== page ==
these works. These works are stylistic
composites and draw on varied genres
including documentary film, music
video, theatrical performance and
experimental cinema. Most artists have
composed, commissioned or remixed
soundtracks that relate to the
corresponding visuals in unexpected
ways. These artworks dispense with
straightforward storytelling and reveal
themselves in a manner that is very
similar
to
musical
compositions.
Spanning multiple formats — from
immersive 3D video to holographic
illusions and multi-screen installations
— these works in some way challenge
the common perceptions of visual
experiences.
2016-09-21 16:18 BLOUIN ARTINFO
9
Datebook: ‘Intimate Renoir’
at the Thyssen-Bornemisza
M useum, M adrid
(0.02/2)
Related
Artists
Pierre-Auguste
Renoir
An
exhibition
titled “Intimate Renoir” featuring the
works of Impressionist painter PierreAuguste Renoir (1841-1919) will be on
view at the Thyssen-Bornemisza
Museum, Madrid from October 18, 2016
through January 22, 2017.
Renoir’s first retrospective in Spain will
question the conventional notion that
reduces Impressionism to the “purely
visual”. The exhibits highlights the
central role performed by perceptible
vibrations, which are present in all the
diverse segments of his career and are
articulated via an extensive variety of
genres
including
group
scenes,
portraits,
nudes,
still
life,
and
landscapes.
2016-09-21 10:15 BLOUIN ARTINFO
10
Datebook: Heiner M eyer's
'Beneath the Surface' at
2C for Art, Salzburg
Related
Artists
Heiner Meyer
Salzburg's 2C for Art gallery presents
Bielefeld-based artist Heiner Meyer's
"Beneath
the
Surface. " The
show will run
through
September 24,
2016.
As an artist,
Meyer
shies
away
from
preaching to his viewers through his
work. Instead, he remains a master of
allusion to his own dreams as well as
those of his viewers. Each one of his
paintings is centred around dream
thoughts whose analytical access is
best described in the words of Sigmund
Freud: 'The content of the dreams,
however, does not consist entirely of
situations,
but
also
includes
disconnected fragments of visual
images, speeches and even bits of
unmodified thoughts.'
Meyer dabbles with diverse 'isms' of art
history with an ingenuous painterly
force. He creates an oeuvre that does
not stick to a particular corrective
balance but which sees real-fictive
limbo as a visual medium.
2016-09-21 16:47 BLOUIN ARTINFO
11
M arina Abramović Gives
Norman Foster a Golden
Replica of His Own Brain
at Scopus Gala
Golden brains,
golden lips, and
golden
balls
were the three
focal points of
last
night’s
Scopus Award
Gala at the Campus Biotech in Geneva.
The Hebrew University of Jerusalem
honored British architect Norman
Foster with the award, which was
designed and presented by Marina
Abramović.
The performance artist created a
golden replica of Foster’s brain, with a
custom-made “mad scientist” cap,
equipped with LED lights. She explains:
Dubbed “The Golden Brain” Gala,
guests
also
participated
in
a
performative action called “The Golden
Lips.”
As the event began, attendees were
given gold-dusted chocolate molds of
Abramović’s lips, and a rectangle of
delicate gold leaf. They were asked to
rub the gold on themselves to apply a
sort of shimmering lipstick, before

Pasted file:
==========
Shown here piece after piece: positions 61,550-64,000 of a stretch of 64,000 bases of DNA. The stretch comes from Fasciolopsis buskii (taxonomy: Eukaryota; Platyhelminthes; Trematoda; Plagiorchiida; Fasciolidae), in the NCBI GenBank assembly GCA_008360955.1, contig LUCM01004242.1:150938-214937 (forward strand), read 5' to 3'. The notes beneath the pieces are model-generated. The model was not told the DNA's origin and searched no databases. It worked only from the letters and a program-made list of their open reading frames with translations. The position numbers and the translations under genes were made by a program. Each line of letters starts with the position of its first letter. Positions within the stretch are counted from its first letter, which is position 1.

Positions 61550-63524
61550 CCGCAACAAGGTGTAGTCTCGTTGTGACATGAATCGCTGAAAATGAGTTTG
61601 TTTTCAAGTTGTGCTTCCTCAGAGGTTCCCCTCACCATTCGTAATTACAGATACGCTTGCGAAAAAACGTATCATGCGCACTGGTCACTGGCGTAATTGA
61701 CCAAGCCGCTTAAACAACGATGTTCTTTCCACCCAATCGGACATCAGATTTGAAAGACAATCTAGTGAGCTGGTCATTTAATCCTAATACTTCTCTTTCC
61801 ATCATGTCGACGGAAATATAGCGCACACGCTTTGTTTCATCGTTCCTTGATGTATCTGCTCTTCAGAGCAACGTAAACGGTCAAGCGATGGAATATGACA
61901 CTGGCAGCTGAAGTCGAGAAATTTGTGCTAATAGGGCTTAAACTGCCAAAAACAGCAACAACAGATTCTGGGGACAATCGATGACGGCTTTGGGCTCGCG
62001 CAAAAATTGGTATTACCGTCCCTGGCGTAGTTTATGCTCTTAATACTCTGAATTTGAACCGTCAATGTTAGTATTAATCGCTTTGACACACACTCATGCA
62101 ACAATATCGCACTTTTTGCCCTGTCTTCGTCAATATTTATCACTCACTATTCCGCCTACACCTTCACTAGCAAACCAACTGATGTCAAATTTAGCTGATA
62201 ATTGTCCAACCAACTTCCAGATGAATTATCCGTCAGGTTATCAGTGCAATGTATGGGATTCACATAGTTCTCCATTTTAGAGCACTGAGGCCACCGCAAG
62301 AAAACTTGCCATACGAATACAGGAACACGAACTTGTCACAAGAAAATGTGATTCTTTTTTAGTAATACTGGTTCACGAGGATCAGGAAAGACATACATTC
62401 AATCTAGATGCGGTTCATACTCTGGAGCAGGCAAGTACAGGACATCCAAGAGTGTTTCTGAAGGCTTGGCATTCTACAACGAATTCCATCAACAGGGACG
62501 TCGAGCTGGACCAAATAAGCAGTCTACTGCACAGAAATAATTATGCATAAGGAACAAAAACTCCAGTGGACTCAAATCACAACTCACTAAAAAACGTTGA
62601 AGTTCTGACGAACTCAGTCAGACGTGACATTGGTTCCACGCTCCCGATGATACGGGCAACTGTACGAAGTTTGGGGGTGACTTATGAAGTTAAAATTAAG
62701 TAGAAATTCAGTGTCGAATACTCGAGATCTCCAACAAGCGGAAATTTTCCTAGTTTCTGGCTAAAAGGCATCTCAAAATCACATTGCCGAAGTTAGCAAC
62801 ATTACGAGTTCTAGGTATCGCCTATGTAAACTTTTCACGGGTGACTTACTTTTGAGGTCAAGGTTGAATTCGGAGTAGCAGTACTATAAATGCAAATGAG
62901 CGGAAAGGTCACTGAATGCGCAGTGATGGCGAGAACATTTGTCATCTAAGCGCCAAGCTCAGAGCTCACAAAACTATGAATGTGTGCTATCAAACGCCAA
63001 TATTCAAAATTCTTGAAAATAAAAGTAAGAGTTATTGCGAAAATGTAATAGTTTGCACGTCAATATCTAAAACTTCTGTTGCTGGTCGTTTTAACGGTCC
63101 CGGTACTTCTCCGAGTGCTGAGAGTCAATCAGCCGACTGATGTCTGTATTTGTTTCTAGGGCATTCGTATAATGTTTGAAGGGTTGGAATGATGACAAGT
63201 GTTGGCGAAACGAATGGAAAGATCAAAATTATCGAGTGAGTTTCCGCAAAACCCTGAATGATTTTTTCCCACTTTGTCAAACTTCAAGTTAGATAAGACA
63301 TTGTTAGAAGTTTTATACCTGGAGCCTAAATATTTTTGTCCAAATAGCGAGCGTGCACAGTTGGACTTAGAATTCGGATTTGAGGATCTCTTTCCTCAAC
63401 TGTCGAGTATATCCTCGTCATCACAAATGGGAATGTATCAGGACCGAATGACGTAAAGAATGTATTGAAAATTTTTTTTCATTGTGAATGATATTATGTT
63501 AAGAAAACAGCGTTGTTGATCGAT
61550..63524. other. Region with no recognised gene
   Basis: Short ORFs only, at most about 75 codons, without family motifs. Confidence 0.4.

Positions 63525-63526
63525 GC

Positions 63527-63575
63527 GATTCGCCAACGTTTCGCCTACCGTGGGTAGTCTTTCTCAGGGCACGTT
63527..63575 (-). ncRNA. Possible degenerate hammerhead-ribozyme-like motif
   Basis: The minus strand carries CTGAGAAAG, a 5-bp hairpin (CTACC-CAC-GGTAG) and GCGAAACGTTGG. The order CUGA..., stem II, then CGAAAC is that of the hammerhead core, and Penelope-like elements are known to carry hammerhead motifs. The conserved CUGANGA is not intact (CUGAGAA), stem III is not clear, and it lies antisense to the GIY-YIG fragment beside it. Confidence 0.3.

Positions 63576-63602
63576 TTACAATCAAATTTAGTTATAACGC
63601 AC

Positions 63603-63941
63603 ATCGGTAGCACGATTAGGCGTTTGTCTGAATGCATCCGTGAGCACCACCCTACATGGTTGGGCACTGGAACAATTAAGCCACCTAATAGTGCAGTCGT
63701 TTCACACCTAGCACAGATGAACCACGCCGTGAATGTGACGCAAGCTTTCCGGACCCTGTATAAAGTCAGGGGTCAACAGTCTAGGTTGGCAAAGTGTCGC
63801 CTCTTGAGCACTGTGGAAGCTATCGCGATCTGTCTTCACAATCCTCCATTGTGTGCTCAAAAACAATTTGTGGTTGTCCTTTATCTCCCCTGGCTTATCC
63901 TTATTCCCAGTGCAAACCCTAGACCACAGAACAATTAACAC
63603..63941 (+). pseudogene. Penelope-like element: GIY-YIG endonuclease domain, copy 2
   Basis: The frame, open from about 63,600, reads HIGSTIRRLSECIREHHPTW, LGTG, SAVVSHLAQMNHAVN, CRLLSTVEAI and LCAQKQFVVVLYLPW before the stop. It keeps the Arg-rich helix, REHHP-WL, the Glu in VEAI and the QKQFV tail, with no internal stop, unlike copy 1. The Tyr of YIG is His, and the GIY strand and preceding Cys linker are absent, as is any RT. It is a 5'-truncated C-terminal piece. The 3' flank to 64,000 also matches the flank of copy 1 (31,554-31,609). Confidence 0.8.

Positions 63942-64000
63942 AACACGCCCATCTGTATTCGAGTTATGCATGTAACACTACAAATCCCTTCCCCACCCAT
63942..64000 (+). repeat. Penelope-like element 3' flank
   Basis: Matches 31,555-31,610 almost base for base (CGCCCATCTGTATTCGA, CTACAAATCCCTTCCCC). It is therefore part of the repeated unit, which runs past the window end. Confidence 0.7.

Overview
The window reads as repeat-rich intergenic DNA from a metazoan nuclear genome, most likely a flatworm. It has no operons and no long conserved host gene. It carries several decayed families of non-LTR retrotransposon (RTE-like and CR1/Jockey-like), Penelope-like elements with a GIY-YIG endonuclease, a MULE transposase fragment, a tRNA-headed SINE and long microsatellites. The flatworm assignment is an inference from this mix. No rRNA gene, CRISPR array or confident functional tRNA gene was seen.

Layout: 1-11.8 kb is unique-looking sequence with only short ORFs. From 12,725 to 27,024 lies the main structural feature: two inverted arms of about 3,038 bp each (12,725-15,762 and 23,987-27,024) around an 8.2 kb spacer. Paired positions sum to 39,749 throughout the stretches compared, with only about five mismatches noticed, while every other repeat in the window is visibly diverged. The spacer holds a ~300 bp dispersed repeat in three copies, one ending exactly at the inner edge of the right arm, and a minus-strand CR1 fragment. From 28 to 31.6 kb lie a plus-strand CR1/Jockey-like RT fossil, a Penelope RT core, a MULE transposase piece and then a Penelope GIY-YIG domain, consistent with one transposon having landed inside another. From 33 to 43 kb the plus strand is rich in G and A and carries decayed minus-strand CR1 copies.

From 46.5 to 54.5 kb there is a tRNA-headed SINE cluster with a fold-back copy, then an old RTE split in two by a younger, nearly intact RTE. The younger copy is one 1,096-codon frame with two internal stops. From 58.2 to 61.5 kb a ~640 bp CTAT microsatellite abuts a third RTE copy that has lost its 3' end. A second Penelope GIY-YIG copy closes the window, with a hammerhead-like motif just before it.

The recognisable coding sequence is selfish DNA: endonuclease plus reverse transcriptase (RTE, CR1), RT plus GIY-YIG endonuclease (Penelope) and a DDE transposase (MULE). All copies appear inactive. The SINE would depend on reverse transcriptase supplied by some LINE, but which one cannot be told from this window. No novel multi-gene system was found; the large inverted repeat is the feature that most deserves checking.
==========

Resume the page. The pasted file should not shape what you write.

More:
eating a golden ball made of almonds,
black and white peppercorns, coriander
seeds, honey, and 24-carat gold. (It’s a
recipe she picked up while fasting with
Tibetan monks.)
She explains:
Related: Marina Abramovic’s 3-D Video
Portrait Comes to New York
In addition to Indian newborns,
Abramovic has been influenced by
fasting monks:
Before any guests could activate their
brain cells with 24 carats, however,
Abramović had to get acquainted with
Geneva’s scientific scene. The day
before the gala, Kreëmart founder
Rafael Castoriano drove Abramović to
the Campus Biotech to scope out the
event space. As he yelled out the
window to a stranger about a parking
spot, a scraggly-haired man pulled up
on the right, offering a spot in the
garage. It was Professor Idan Segev,
head of the department of Neurobiology
at the Hebrew University, and he
recognized Abramović through the
window.
Artnet Titans: The Most Powerful
People in the Art World, Part I
The scientist and artist were eager to
interview each other about brain waves
before they even get out of their cars,
and their conversation continued into
the night. At a cocktail party later that
evening, Abramović nearly hid from
other guests in order to continue
contemplating with Segev everything
from Einstein’s theory of special
relativity, to synchronicity, the origins of
creativity, and the practice of certain
monks who can raise their body
temperature by meditating.
Segev isn’t the first brain scientist to
capture
Abramović’s
attention,
however. She says that after she
completed
The Artist is Present
performance at the Museum of Modern
Art in New York in 2010:
See 11 Great Selfies with Maurizio
Cattelan’s 18-Carat Gold Toilet at the
Guggenheim
In 2011, Abramović collaborated with
the Sackler Institute for Developmental
Psychobiology
on
Neuroscience
Experiment I: Measuring the Magic of
the Mutual Gaze. The artist tells artnet
News that she spent a year under the
gaze of researchers, who measured her
brain waves while she locked eyes with
strangers. Much like the Mutual Wave
Machine , a project presented by the
Marina Abramović Institute in 2013, the
project explored the extent to which two
people can communicate nonverbally.
“It looks like the brain, in nonverbal
conversation, can produce lots of
waves and activities that we are not
aware of,” she says. “I am fascinated
about the brain, because it’s such
unknown territory.”
2016-09-21 16:40 Alyssa Buffenstein
12
Bill M urray, Fashion Plate,
Launches Golf Collection
Carl Spackler
wasn’t much of
a looker. The
greenskeeper
played by Bill
Murray in the
1980s cult hit
“Caddyshack” opted for a dirty T-shirt,
combat boots and a camo bucket hat —
complete with chin strap — as he